JetBlue's move to sell seats on a tiny airline with scheduled service to smaller airports is a really smart idea that may help popularize private aviation.
For travel starting May 1, JetBlue Airways will use its website to sell seats on semi-private flights on a handful of routes, such as between Burbank Airport near Los Angeles, the East Bay of San Francisco, and Las Vegas.
The effort is modest to start. JetSuiteX has only five airplanes, with plans to add two more jets by summer.
But the move may help popularize a different type of flying that may appeal to JetBlue’s most lucrative customers and it may also help the airline plug some gaps in its geographic service coverage.
The move emerges out of a codeshare deal with JetSuiteX, a scheduled service sister company of JetSuite, a private charter jet operator.
CEO Robin Hayes told investors on an earnings call, “When you look at the customer experience [at JetSuiteX], when you look at the customer NPS [net promoter score] data, when you look at the level of customer satisfaction and repeat purchase, I would say once [the customers have] tried that experience, they really don’t want to go back…. We are kind of ambitious about where we think [the company] can get to.”
The codesharing may also help JetBlue plug some coverage gaps in its network map. Specifically, it may help the carrier bolster its ability to fly people more places in California — a state that became more important to the company after it lost in the bidding for Burlingame, California-based Virgin America in 2016.
JetSuiteX uses private air terminals but provides scheduled service. For details, see Skift’s interview with JetSuite’s CEO.
In a separate earnings announcement Tuesday morning, JetBlue said it saw a lift in a key revenue metric — passenger revenue per available seat mile, which measures how much money the carrier makes for each customer it flies one mile. During the first three months of 2018, the metric rose 6.1 percent, year-over-year.
On Tuesday, executives revealed a nuance about that. JetBlue does not offer basic economy seats and gave no hints of planning to do so, despite news on Monday that rival Alaska Airlines planned to introduce such a product.
A nuance worth noting: While some legacy carriers like American, United, and Delta have introduced them to compete against the bare bones offerings of ultra-low-cost carriers. On nonstop routes where JetBlue competes directly against an airline that offers basic economy, JetBlue has not seen its [revenue per available seat mile] trend behave any differently than in other markets, said Martin J. St. George, executive vice president of commercial and planning.
The carrier chalked up its sunnier outlook to stronger demand in March and an industry-wide strength in bookings. It lifted its forecast for overall 2018 unit revenue to 6.1 percent, year-over-year — above its prior expectation of being between 3.5 percent and 5.5 percent.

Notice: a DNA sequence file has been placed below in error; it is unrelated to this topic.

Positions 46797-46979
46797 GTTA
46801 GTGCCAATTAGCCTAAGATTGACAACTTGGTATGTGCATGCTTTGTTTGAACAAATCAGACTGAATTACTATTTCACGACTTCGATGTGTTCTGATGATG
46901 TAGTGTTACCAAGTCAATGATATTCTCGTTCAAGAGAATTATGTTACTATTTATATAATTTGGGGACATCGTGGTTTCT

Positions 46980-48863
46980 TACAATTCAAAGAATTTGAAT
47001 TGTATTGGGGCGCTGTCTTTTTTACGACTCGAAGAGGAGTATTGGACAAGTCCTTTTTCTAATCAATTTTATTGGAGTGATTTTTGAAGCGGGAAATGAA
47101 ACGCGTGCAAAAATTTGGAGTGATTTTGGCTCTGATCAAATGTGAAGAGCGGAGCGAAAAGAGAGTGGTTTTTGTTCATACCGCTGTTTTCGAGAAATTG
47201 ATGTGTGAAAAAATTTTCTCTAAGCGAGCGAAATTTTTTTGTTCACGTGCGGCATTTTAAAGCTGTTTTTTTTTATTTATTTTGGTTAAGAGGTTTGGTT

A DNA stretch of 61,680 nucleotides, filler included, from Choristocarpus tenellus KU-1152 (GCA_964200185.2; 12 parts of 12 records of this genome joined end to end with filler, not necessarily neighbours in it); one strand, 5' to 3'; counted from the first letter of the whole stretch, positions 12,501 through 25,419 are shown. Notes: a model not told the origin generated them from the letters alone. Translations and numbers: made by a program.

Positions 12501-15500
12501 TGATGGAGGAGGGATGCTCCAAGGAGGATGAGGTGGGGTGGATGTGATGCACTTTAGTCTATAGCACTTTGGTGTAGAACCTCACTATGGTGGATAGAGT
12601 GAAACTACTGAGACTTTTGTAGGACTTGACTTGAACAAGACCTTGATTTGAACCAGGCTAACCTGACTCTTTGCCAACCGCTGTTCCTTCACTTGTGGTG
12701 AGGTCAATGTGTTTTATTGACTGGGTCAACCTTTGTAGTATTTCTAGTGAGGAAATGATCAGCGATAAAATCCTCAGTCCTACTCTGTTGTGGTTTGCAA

JetBlue saw positive revenue despite having many of its New York City and Boston operations affected by several winter storms in March that forced delays and cancellations of many flights. It said it weathered the storms, so to speak, thanks to having cut capacity and taken other defense strategies like increasing upsells of customers on non-fare products and services since earlier in the year.
The company’s strongest market was in servicing Northeastern U.S. and Midwestern U.S. cities with Latin American and Caribbean destinations, with “leisure travel exceeding expectations.” For the full year 2018, JetBlue expects to boost its capacity between 6.5 percent and 8.5 percent, year-over-year.
One potential source of uncertainty is labor costs. Last week, a majority of JetBlue’s 5,000 flight attendants voted to join a leading union, the Transport Workers Union of America, that also represents workers at Southwest Airlines and Allegiant Air.
Separately, pilot contract negotiations resume in May.
Another risk to watch out for is fuel prices. The airline does not currently have any contracts aimed to hedge against the risk of sudden changes in fuel prices. That may expose it to a sudden uptick in costs if, say, a war broke out somewhere in the world. The cost of jet fuel surged by about 30 percent in the past year.
Investors will also watch the speed at which the carrier implements its cabin retrofit program, which has an upfront cost but may boost revenues down the line by making new products and services available for sale. Adding to many aircraft JetBlue’s Mint class of premium service, which has disrupted the pricing of business class for all of its domestic U.S. rivals, is one part of that rollout.
Earlier in April, JetBlue’s venture arm, JetBlue Technology Ventures, invested in Lumo, a Boston-based travel technology startup that is telling airlines it can peer into the future and know which flights are likely to be delayed hours — or even days — in advance.
Update: This story was updated to include comments from the JetBlue earnings call.
Photo credit: Some of JetBlue's Airbus A320s on display at Boston Logan Aiport. The airline reported solid earnings for the first quarter of 2018. JetBlue